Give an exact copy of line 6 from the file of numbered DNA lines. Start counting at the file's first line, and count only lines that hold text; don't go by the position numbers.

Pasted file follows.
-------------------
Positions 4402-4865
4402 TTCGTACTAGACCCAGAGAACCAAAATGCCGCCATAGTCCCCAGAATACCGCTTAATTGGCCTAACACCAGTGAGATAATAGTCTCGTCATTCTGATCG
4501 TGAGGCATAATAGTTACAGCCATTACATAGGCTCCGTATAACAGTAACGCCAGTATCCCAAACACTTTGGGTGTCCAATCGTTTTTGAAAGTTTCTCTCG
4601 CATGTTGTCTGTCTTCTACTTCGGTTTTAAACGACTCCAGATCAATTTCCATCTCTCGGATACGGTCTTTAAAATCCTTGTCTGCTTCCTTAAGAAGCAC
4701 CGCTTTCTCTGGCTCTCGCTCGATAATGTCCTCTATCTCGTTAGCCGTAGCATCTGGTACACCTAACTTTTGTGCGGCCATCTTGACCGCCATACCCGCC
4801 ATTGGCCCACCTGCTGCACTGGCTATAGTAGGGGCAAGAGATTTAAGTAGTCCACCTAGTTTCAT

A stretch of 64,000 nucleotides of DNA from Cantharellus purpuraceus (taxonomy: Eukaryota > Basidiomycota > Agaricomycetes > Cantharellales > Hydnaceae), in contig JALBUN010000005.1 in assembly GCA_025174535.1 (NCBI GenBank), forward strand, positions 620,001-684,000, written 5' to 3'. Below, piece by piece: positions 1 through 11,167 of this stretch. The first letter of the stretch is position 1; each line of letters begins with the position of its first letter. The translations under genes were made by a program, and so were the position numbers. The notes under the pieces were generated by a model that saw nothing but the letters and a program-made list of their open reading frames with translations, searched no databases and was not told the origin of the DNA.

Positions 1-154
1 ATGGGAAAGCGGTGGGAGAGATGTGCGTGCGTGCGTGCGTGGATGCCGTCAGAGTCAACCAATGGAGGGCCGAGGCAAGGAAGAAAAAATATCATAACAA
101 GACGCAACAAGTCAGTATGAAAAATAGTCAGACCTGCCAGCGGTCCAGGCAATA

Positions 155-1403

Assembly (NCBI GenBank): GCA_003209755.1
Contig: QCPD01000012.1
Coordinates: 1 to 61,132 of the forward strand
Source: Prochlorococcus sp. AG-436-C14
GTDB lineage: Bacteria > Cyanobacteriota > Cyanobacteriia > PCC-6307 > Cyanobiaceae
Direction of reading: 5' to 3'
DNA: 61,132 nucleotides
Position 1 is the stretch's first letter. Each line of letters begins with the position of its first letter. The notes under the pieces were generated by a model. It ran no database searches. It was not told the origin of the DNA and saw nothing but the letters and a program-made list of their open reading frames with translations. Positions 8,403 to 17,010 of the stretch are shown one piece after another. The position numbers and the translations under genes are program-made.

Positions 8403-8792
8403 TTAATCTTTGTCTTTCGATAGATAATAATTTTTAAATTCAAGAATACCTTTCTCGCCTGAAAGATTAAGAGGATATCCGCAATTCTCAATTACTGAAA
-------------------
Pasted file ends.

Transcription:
4801 ATTGGCCCACCTGCTGCACTGGCTATAGTAGGGGCAAGAGATTTAAGTAGTCCACCTAGTTTCAT